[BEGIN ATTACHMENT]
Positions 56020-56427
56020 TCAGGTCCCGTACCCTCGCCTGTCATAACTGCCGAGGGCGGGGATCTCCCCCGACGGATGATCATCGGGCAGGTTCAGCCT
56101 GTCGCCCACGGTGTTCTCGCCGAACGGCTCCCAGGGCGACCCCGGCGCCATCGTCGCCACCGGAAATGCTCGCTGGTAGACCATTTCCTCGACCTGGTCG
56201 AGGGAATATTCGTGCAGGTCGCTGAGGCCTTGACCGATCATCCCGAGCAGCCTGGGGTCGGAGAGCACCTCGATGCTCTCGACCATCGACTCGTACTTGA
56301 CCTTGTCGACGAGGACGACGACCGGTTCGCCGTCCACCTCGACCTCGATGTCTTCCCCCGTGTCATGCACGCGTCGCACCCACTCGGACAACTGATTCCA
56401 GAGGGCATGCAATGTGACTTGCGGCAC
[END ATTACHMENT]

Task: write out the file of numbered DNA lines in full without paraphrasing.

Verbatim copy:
Positions 56020-56427
56020 TCAGGTCCCGTACCCTCGCCTGTCATAACTGCCGAGGGCGGGGATCTCCCCCGACGGATGATCATCGGGCAGGTTCAGCCT
56101 GTCGCCCACGGTGTTCTCGCCGAACGGCTCCCAGGGCGACCCCGGCGCCATCGTCGCCACCGGAAATGCTCGCTGGTAGACCATTTCCTCGACCTGGTCG
56201 AGGGAATATTCGTGCAGGTCGCTGAGGCCTTGACCGATCATCCCGAGCAGCCTGGGGTCGGAGAGCACCTCGATGCTCTCGACCATCGACTCGTACTTGA
56301 CCTTGTCGACGAGGACGACGACCGGTTCGCCGTCCACCTCGACCTCGATGTCTTCCCCCGTGTCATGCACGCGTCGCACCCACTCGGACAACTGATTCCA
56401 GAGGGCATGCAATGTGACTTGCGGCAC